Tuesday, May 21, 2013

The whole point of reading history

As a follow-on to General Mattis' email about reading history, CNAS has a good discussion about what should be read in-between the lines.

http://www.cnas.org/blogs/abumuqawama/2013/05/mattis-book-club.html

As an officer, you have a tool bag that you fit a variety of tools into, and use these tools to fix problems you encounter throughout your day. These tools can be built by training, experience, or reading. If you don't read history, you simply deprive yourself of tools that you could use in your career. However, just like not every problem can be fixed with a hammer, not every problem you'll encounter will get fixed by reading history.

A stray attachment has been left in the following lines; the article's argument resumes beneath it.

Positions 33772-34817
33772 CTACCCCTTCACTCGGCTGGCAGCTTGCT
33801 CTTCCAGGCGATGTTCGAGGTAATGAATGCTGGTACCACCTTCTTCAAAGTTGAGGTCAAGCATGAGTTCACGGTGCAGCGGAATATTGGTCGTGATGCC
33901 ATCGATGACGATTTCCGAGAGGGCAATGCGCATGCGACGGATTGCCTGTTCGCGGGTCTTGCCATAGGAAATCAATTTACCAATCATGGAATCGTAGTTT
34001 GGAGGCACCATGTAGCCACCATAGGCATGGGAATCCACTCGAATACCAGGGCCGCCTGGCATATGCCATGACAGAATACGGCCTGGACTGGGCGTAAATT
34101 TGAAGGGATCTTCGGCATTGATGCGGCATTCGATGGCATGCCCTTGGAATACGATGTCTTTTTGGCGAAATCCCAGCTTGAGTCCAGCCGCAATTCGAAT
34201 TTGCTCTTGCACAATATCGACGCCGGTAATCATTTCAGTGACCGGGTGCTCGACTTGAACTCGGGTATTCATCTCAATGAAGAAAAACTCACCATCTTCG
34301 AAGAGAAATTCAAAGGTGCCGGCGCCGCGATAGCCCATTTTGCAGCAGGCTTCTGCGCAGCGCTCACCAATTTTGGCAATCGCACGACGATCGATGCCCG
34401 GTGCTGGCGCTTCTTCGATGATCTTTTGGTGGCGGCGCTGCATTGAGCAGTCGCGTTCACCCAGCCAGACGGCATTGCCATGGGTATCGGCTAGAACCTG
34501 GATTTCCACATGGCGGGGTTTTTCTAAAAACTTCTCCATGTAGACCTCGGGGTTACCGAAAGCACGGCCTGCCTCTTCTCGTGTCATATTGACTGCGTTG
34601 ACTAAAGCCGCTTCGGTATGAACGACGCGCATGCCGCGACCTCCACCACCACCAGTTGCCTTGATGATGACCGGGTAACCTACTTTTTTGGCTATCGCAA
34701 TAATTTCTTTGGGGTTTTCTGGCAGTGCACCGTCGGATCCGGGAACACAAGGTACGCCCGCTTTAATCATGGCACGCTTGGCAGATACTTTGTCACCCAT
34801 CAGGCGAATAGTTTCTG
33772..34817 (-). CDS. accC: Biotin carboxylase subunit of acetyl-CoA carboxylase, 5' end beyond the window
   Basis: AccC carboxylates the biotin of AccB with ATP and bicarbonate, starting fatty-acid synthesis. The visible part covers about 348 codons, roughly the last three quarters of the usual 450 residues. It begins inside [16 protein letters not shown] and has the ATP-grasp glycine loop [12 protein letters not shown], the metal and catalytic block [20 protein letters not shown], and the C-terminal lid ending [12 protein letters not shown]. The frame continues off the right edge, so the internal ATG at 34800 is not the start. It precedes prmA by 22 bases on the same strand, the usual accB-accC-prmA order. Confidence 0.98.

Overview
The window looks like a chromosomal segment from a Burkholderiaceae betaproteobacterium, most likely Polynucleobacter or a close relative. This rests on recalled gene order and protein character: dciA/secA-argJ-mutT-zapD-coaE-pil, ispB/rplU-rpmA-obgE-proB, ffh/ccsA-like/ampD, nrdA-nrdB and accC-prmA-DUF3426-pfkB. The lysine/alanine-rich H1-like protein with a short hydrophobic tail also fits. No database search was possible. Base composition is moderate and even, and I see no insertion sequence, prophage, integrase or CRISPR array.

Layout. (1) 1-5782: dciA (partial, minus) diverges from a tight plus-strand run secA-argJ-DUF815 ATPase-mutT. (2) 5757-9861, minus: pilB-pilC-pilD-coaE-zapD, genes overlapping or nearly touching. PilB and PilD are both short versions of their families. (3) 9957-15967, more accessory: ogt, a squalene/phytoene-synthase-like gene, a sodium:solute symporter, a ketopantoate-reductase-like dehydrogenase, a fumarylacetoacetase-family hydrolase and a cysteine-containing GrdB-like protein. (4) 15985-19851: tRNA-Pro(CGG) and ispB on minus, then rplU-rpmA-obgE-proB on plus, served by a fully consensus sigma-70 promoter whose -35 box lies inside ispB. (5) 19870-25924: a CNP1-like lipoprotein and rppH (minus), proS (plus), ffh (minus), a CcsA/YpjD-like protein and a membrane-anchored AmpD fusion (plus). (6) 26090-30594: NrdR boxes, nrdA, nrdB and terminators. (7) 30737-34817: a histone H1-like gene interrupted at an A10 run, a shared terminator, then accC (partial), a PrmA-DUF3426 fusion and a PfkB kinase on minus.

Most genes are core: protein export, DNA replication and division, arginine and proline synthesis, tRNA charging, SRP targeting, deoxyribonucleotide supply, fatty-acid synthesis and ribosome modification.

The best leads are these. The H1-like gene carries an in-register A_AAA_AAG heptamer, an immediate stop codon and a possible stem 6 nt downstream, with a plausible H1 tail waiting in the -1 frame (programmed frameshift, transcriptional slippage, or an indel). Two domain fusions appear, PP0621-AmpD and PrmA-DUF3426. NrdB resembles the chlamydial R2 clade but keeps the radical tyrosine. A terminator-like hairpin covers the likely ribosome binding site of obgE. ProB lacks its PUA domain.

A good example is the Falklands Conflict. I encourage all of my officers to read about the Falklands Conflict (specifically to read One Hundred Days) as a great example of what a modern maritime war might look like in the future. It's not to say modern war WILL look like this...we have so many new technological advances that it will be very different. But the Falklands Conflict shows us how things like initiative and leadership will be demonstrated with technology. Plus, it's a good contrast to the WW2 thinking that seems to prevail everywhere else.

Keep reading, and giving yourself more tools in your tool bag.

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